Monday, October 5, 2015

Pope Francis -- What the Synod IS and IS NOT


This morning in Rome, Pope Francis offered an address to formally open the first session of the Synod on the Family; a Synod that will carry forward the work of the III Extraordinary General Assembly of Bishops which caused quite a bit of controversy last October.

Instead of back tracking to the controversy, let's take a look at what the Pope offered this morning in his address to the assembly (full text of the remarks here).

Pope Francis sets the stage:
The Synod, as we know, is a journey undertaken together in the spirit of collegiality and synodality, on which participants bravely adopt parrhesia, pastoral zeal and doctrinal wisdom, frankness, and always keep before our eyes the good of the Church, of families and the suprema lex, the Salus animarum.
I think we may need to unpack this sentence a bit.

spirit of collegiality and synodality --  in ecclesial definition, collegiality is the shared responsibility of the bishops for their flocks, and synodality (hadn't heard the word synod/synodal "verbed" before)  is the ecclesial mission/journey/work to be done along the way as they are gathered in collegiality. Basically, the Pope wanted them to remember that this is a joint assignment to better prepare the Church for her mission in the world.

participants bravely adopt parrhesia, pastoral zeal...always keep before our eyes the good of the Church, of families... -- parrhesia means frankness or boldness in speech. Pope Francis seems to want to drive home this point because he mentions it twice in the sentence; but he doesn't mention it without its proper relation to doctrinal wisdom. In other words, don't go off half-cocked on ridiculous worldly notions to change the Church, but rather act with pastoral zeal to increase the holiness of yourselves and your flock.

always keep before our eyes...the suprema lex, the Salus animarum -- translation: the supreme law of the salvation of souls; this is a Canon Law term that relates to "OBSTINATE HERESY". Well, that seems pretty clear. We're not going to be changing any doctrine here.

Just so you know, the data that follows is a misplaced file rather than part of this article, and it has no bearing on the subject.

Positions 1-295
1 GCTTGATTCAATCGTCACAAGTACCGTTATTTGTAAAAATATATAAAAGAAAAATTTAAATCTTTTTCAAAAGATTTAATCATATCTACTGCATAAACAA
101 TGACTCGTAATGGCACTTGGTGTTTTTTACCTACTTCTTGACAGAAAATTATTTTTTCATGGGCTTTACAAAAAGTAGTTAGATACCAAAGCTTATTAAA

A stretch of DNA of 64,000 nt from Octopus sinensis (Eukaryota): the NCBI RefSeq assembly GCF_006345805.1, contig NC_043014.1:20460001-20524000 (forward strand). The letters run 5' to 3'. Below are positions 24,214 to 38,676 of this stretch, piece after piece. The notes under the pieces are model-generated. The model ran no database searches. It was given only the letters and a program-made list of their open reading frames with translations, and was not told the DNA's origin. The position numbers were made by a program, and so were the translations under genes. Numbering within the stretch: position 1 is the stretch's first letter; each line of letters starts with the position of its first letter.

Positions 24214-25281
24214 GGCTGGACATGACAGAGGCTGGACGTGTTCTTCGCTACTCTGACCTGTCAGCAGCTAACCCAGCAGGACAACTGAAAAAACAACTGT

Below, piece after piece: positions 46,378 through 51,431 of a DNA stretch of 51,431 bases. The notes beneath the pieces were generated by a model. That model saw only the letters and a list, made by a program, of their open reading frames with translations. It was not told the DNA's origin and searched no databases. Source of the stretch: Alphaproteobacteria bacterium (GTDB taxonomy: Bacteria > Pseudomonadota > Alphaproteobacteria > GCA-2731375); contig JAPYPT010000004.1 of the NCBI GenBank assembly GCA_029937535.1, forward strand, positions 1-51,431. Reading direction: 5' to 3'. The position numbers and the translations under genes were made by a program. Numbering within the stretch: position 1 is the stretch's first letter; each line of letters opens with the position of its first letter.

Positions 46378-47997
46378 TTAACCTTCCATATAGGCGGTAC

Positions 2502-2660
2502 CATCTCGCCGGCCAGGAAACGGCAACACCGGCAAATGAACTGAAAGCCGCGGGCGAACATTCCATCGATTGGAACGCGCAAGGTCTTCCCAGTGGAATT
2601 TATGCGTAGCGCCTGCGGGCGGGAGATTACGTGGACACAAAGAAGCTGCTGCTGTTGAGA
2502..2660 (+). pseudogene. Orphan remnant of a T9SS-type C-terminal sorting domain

What IS the Synod then? Pope Francis defines the Synod this way:
The Synod is...an Ecclesial expression, i.e., the  Church that journeys together to read reality with the eyes of faith and with the heart of God; it is the Church that interrogates herself with regard to her fidelity to the deposit of faith, which does not represent for the Church a museum to view, nor even something merely to safeguard, but is a living source from which the Church shall drink, to satisfy the thirst of, and illuminate, the deposit of life.
He then breaks it down into three distinct characteristics:

1. The Synod moves necessarily within the bosom of the Church and of the holy people of God, to which we belong in the quality of shepherds – which is to say, as servants.

It is a place to serve, to serve the flock which depends on the quality of the shepherd. He's asking the bishops to set aside personal human biases and look to what will get their flock to heaven, not make them more popular among their flock. It is the quality of the shepherd that leads the flock to eternity or to damnation. Pope Francis says self-examine, put aside personal political design, and serve the flock.


2. The Synod also is a protected space in which the Church experiences the action of the Holy Spirit. In the Synod, the Spirit speaks by means of every person’s tongue, who let themselves be guided by the God who always surprises, the God who reveals himself to little ones, who hides from the knowing and intelligent; the God who created the law and the Sabbath for man and not vice versa; by the God, who leaves the 99 sheep to look for the one lost sheep; the God who is always greater than our logic and our calculations.